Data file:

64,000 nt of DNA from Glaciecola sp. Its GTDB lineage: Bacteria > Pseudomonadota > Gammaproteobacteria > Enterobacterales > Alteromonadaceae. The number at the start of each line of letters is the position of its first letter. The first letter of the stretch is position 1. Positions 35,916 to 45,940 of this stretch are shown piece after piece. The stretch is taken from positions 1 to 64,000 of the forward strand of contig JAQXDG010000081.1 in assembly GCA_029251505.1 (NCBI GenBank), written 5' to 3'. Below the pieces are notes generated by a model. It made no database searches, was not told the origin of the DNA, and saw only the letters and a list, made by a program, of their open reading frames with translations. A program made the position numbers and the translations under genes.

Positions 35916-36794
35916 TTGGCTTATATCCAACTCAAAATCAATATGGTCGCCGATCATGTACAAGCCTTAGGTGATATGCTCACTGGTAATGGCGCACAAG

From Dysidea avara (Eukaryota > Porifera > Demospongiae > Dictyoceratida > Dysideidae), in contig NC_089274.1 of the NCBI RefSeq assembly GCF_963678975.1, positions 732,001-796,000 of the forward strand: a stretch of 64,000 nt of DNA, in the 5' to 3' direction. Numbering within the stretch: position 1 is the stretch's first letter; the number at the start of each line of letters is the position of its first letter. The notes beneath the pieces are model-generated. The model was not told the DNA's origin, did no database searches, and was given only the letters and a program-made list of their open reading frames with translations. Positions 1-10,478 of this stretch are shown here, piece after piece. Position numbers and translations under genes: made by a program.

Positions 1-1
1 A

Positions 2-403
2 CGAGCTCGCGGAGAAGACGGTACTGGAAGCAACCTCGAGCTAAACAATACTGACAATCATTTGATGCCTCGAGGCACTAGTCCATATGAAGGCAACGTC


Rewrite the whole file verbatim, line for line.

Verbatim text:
64,000 nt of DNA from Glaciecola sp. Its GTDB lineage: Bacteria > Pseudomonadota > Gammaproteobacteria > Enterobacterales > Alteromonadaceae. The number at the start of each line of letters is the position of its first letter. The first letter of the stretch is position 1. Positions 35,916 to 45,940 of this stretch are shown piece after piece. The stretch is taken from positions 1 to 64,000 of the forward strand of contig JAQXDG010000081.1 in assembly GCA_029251505.1 (NCBI GenBank), written 5' to 3'. Below the pieces are notes generated by a model. It made no database searches, was not told the origin of the DNA, and saw only the letters and a list, made by a program, of their open reading frames with translations. A program made the position numbers and the translations under genes.

Positions 35916-36794
35916 TTGGCTTATATCCAACTCAAAATCAATATGGTCGCCGATCATGTACAAGCCTTAGGTGATATGCTCACTGGTAATGGCGCACAAG

From Dysidea avara (Eukaryota > Porifera > Demospongiae > Dictyoceratida > Dysideidae), in contig NC_089274.1 of the NCBI RefSeq assembly GCF_963678975.1, positions 732,001-796,000 of the forward strand: a stretch of 64,000 nt of DNA, in the 5' to 3' direction. Numbering within the stretch: position 1 is the stretch's first letter; the number at the start of each line of letters is the position of its first letter. The notes beneath the pieces are model-generated. The model was not told the DNA's origin, did no database searches, and was given only the letters and a program-made list of their open reading frames with translations. Positions 1-10,478 of this stretch are shown here, piece after piece. Position numbers and translations under genes: made by a program.

Positions 1-1
1 A

Positions 2-403
2 CGAGCTCGCGGAGAAGACGGTACTGGAAGCAACCTCGAGCTAAACAATACTGACAATCATTTGATGCCTCGAGGCACTAGTCCATATGAAGGCAACGTC